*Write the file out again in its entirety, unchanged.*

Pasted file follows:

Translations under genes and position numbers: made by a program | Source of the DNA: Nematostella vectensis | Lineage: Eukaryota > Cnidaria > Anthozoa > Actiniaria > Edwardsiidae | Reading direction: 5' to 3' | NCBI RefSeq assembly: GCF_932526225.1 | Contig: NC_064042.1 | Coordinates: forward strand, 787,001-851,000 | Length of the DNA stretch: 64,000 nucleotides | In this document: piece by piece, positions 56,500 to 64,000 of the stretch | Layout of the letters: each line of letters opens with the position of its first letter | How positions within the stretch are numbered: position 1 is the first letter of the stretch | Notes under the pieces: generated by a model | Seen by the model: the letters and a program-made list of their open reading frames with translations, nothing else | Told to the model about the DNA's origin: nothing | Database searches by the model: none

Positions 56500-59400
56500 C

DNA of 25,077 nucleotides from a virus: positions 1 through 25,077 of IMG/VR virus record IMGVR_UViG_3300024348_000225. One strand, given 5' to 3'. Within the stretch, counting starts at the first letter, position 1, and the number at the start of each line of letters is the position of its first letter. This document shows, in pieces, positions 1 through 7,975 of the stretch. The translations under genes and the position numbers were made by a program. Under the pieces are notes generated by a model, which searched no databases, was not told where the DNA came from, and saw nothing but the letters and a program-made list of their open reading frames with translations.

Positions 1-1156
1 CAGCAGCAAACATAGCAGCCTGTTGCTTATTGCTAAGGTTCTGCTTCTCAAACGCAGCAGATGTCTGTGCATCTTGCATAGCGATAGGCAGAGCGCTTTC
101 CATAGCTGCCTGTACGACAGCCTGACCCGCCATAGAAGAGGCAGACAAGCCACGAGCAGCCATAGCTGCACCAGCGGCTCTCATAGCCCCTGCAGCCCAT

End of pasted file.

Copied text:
Translations under genes and position numbers: made by a program | Source of the DNA: Nematostella vectensis | Lineage: Eukaryota > Cnidaria > Anthozoa > Actiniaria > Edwardsiidae | Reading direction: 5' to 3' | NCBI RefSeq assembly: GCF_932526225.1 | Contig: NC_064042.1 | Coordinates: forward strand, 787,001-851,000 | Length of the DNA stretch: 64,000 nucleotides | In this document: piece by piece, positions 56,500 to 64,000 of the stretch | Layout of the letters: each line of letters opens with the position of its first letter | How positions within the stretch are numbered: position 1 is the first letter of the stretch | Notes under the pieces: generated by a model | Seen by the model: the letters and a program-made list of their open reading frames with translations, nothing else | Told to the model about the DNA's origin: nothing | Database searches by the model: none

Positions 56500-59400
56500 C

DNA of 25,077 nucleotides from a virus: positions 1 through 25,077 of IMG/VR virus record IMGVR_UViG_3300024348_000225. One strand, given 5' to 3'. Within the stretch, counting starts at the first letter, position 1, and the number at the start of each line of letters is the position of its first letter. This document shows, in pieces, positions 1 through 7,975 of the stretch. The translations under genes and the position numbers were made by a program. Under the pieces are notes generated by a model, which searched no databases, was not told where the DNA came from, and saw nothing but the letters and a program-made list of their open reading frames with translations.

Positions 1-1156
1 CAGCAGCAAACATAGCAGCCTGTTGCTTATTGCTAAGGTTCTGCTTCTCAAACGCAGCAGATGTCTGTGCATCTTGCATAGCGATAGGCAGAGCGCTTTC
101 CATAGCTGCCTGTACGACAGCCTGACCCGCCATAGAAGAGGCAGACAAGCCACGAGCAGCCATAGCTGCACCAGCGGCTCTCATAGCCCCTGCAGCCCAT